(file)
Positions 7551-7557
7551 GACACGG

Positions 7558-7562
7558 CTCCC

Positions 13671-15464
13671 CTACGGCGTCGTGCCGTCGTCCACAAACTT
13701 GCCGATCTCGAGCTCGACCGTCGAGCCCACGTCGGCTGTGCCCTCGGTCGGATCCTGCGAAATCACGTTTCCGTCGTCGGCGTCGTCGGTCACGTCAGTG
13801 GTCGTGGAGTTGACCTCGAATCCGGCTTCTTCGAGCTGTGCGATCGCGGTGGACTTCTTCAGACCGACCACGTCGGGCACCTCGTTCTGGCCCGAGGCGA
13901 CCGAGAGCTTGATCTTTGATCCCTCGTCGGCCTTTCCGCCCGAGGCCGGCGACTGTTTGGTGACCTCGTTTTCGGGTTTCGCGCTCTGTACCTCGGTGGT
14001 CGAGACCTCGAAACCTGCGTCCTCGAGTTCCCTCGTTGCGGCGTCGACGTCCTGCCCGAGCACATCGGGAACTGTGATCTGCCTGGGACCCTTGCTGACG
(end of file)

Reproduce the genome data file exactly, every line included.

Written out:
Positions 7551-7557
7551 GACACGG

Positions 7558-7562
7558 CTCCC

Positions 13671-15464
13671 CTACGGCGTCGTGCCGTCGTCCACAAACTT
13701 GCCGATCTCGAGCTCGACCGTCGAGCCCACGTCGGCTGTGCCCTCGGTCGGATCCTGCGAAATCACGTTTCCGTCGTCGGCGTCGTCGGTCACGTCAGTG
13801 GTCGTGGAGTTGACCTCGAATCCGGCTTCTTCGAGCTGTGCGATCGCGGTGGACTTCTTCAGACCGACCACGTCGGGCACCTCGTTCTGGCCCGAGGCGA
13901 CCGAGAGCTTGATCTTTGATCCCTCGTCGGCCTTTCCGCCCGAGGCCGGCGACTGTTTGGTGACCTCGTTTTCGGGTTTCGCGCTCTGTACCTCGGTGGT
14001 CGAGACCTCGAAACCTGCGTCCTCGAGTTCCCTCGTTGCGGCGTCGACGTCCTGCCCGAGCACATCGGGAACTGTGATCTGCCTGGGACCCTTGCTGACG